Barack Obama will give his final speech as President of the United States to thousands of well-wishers in Chicago tonight – the city where he celebrated his ascent to power eight years ago.
His speechwriters have been tasked with crafting an address that will feel bigger than politics and strike a chord with all Americans, including those who voted for Donald Trump.
In a Facebook post previewing his speech, Mr Obama wrote: We’ve run our leg in a long relay of progress, knowing that our work will always be unfinished. And we’ve reaffirmed the belief that we can make a difference with our own hands, in our own time.
Chicagoans braved harsh temperatures to queue for tickets to the now sold-out event, and the President’s farewell speech is due to begin at 2am UK time on Wednesday.
His lead speechwriter, Cody Keenan, said: It’s not going to be an anti-Trump speech, it’s not going to be a red meat, rabble rousing thing, it will be statesmanlike but it will also be true to him. It will tell a story.
Mr Obama is leaving office as a relatively popular president – with opinion polls giving him a favourability rating among voters of between 55% and 57%.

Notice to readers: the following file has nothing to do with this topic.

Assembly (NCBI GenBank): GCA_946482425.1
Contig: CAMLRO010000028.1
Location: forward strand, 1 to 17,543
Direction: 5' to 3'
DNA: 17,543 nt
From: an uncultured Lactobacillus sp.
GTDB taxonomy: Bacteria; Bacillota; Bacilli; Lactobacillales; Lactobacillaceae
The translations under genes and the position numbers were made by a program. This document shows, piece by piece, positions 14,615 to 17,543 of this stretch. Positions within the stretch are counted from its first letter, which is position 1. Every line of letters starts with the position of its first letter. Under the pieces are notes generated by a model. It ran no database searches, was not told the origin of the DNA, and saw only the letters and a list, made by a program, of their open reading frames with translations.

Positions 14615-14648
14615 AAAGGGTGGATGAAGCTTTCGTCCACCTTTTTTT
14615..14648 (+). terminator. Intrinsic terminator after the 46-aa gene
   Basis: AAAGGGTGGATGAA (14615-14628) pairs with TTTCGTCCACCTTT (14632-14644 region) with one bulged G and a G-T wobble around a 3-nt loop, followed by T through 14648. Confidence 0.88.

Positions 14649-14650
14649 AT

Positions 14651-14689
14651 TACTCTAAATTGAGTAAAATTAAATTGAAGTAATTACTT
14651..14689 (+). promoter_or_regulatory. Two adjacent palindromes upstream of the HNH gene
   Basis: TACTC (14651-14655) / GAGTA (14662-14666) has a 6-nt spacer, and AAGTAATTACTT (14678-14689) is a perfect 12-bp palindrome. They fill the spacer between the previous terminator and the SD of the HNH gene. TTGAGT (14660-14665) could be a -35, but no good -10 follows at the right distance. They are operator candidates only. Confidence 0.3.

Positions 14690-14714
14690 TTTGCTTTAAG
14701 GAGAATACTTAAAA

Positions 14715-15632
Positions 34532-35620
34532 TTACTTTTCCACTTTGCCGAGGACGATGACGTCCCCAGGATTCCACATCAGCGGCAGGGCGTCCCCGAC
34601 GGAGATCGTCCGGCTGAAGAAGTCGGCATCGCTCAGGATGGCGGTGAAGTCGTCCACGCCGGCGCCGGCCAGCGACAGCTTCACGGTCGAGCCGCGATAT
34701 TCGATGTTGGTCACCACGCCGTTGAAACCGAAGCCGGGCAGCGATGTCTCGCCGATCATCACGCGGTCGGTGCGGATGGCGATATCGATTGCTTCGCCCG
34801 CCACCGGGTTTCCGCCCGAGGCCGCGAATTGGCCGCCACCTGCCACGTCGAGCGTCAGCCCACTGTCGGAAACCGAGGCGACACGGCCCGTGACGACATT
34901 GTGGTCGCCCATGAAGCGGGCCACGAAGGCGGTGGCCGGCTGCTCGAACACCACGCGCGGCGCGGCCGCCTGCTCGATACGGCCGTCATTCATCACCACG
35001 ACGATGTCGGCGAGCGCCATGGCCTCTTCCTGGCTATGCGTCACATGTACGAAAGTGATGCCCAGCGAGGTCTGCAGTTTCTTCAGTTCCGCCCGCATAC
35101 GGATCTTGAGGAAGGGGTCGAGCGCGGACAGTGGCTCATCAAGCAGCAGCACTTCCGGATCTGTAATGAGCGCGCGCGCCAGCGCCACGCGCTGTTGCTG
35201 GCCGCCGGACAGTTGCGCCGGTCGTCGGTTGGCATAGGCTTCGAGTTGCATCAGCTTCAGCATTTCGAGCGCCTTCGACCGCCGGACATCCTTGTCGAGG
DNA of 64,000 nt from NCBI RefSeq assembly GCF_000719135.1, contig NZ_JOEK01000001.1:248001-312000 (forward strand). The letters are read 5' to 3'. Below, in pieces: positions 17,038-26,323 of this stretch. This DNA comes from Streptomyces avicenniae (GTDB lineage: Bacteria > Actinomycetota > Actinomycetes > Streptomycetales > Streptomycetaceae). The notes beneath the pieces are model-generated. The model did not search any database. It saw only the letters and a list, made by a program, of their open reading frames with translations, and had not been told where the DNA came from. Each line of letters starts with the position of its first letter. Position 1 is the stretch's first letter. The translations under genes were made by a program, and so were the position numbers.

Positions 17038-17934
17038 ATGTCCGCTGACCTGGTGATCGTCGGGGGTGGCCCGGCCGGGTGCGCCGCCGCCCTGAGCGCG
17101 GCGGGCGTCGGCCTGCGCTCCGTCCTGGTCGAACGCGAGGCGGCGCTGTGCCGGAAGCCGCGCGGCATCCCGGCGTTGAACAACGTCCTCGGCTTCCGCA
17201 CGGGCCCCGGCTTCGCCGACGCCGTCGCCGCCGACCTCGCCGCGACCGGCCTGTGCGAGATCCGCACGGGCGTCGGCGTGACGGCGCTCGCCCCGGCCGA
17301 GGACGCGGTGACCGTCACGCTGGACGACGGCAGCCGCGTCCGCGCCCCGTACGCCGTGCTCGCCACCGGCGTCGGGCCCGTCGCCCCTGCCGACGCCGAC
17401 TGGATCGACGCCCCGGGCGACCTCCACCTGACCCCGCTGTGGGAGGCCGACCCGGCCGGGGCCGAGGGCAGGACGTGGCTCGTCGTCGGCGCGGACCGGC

But Americans remain deeply divided about his legacy.
Fewer than half say they are better off than they were when the Democrat entered the White House in 2009 – and two-thirds of Americans believe he was unable to keep his election promises.
Presidential farewell speeches have been a tradition throughout America’s history – but according to Mr Keenan, every departing leader takes a totally different approach to their address.
For (Mr Obama), as someone who started as a community organiser, whose campaign was powered by young people, ordinary people, we decided we wanted to go back to Chicago, he told the AFP news agency.
(c) Sky News 2017: President Barack Obama prepares for farewell speech in Chicago